I do not believe in political movements. I believe in personal movement, that movement of the soul when a man who looks at himself is so ashamed that he tries to make some sort of change-within himself, not on the outside.
The Exo Makes the Politics
A member of the Bigfoot researchers grabs the mic to say that, if we do not already believe in the intimate connection between UFOs and Bigfoots, we have no business being in the Enchanted Café tonight. Gayle is quick to defuse, correcting that they are only going to give information, not preach to the choir or covert.
The main event tonight is Steve Bassett, who will speak on government disclosure of alien contact. There is nothing posted around the café to suggest he believes in Bigfoot, but this is not broached prior to his arrival. I have not done research on him prior, so I am allowing myself to be surprised by the content of his speech.
Months ago, I gave a talk on this overlap, though it boiled down to "People associate these two anomalous situations, but they do not seem to occur in our objective reality. Make of that what you will." I don't believe I have convincing or firm answers, but I do hope I know enough to pose questions that will give reason for contemplation. Believing one knows answers to these questions must feel exhilarating, but it is not a sensation I enjoy. The more I learn, the less I side with either the skeptics or believers. I am, however, immensely grateful to be a published fantasy novelist as a cover for my interest. Without that fictive shroud, I would find few excuses for how much I love checking out these events. The last I attended here involved local ghost hunters, whom I resisted peppering with questions and points of clarification, since I hate the people who try that with me. Then again, I make a point of declaring that I should not be taken seriously. My only dog in this race is crafting good stories, but not in having anyone believe they are verifiable fact (however often one foreshadows the other).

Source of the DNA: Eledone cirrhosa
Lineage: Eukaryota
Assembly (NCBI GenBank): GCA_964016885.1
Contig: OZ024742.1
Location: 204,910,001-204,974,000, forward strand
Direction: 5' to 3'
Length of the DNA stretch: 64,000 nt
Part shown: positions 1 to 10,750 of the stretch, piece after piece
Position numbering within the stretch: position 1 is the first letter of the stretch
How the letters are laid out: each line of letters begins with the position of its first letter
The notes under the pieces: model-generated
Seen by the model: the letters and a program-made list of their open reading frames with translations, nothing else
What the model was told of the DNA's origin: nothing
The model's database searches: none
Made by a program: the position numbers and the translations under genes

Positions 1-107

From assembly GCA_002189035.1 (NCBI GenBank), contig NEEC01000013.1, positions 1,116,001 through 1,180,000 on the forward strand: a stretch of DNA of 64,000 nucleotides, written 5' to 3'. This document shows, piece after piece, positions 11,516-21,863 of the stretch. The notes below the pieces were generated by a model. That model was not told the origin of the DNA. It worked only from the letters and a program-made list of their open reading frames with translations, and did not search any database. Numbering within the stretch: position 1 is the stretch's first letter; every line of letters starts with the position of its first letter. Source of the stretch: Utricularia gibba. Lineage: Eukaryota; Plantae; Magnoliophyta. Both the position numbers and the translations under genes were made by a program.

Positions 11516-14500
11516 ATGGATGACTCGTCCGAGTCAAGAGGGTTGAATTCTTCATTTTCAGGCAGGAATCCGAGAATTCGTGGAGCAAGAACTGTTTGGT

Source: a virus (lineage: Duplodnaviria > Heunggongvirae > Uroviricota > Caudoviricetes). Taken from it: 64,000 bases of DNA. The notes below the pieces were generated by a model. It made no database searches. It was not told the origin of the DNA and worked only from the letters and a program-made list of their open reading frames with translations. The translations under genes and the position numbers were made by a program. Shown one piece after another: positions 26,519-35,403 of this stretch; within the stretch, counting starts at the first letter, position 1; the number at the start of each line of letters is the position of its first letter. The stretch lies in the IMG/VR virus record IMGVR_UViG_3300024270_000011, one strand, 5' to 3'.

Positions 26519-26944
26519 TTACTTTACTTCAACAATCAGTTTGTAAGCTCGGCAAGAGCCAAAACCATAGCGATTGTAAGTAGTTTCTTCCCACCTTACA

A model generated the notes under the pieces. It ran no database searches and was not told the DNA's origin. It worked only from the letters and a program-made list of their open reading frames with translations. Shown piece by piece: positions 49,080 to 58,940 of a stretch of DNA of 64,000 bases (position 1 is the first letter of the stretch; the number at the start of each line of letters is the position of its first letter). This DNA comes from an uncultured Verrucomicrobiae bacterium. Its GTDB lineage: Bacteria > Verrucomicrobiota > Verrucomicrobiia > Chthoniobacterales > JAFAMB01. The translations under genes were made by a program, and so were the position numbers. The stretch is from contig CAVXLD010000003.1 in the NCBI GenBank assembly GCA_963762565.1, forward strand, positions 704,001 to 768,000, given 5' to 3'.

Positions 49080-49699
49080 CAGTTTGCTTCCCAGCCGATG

Johnny Angel tries to fill the time until Bassett appears, telling us how we are composed of Neanderthal and unknown DNA in our mitochondria, not simply homo sapiens. It's not a new theory for the world (at least, the conspiratorial corners thereof), but it is clear his remarks are not prepared. He simply doesn't want this talk to fall back on condemning the unbelievers or permit the impatient chatter of the twenty people seated in the café. He then brings in the idea that time travelers have altered our genetic information at some time in the unknowable past, right before descending into talk of a sasquatch with "wolf-like footprints. A wolfsquatch," whom he discovered owing to his own psychic powers.
Gayle takes over from Johnny before he can tell us more of this presumptive wolfsquatch. She claims only three and a half years investigating Bigfoots, though she does admit to having heard something scream after her on Stissing Mountain when she was in high school. Given that she was, in her own words, a "redneck sort of girl," she knew the sound of almost every animal recorded in the area. Gayle explains her confused terror by admitting that she had never heard of Bigfoot at that time, which I find hard to believe. I can understand not having had much of an interest or believing Bigfoot exists in the name mental space as leprechauns. However, Bigfoot has loomed large in the public consciousness for well over half a century. He hawks beef jerky and lends his moniker to a monster truck. Most people in the world could give a fair description of the beast if told one of the local variants of his name.
Gayle leans on self-effacement, assuring us that she is merely a grandmother, hairdresser, bait shop owner, and singer in a band. Though she devotes her off hours toward the hunt for Bigfoot in Red Hook, she is not a biologist or expert, simply an interested party.
Bassett enters half an hour late, blaming the weather. He could not get out of the driveway until lent an SUV. He is dressed in a black suit and tie with a red shirt, so I am hopeful that he is a bit more professional than the typical paranormal rabble, of which I am no doubt a part. He is quick to explain that he typically dresses like a slovenly Steve Jobs and he can tell that Red Hook is a "jeans and turtleneck" town. Tonight, he wears the uniform of the enemy: Congress. As an activist, dressing this way allows him to be taken seriously, presumably until he opens his mouth and demands members of congress reveal the alien agenda.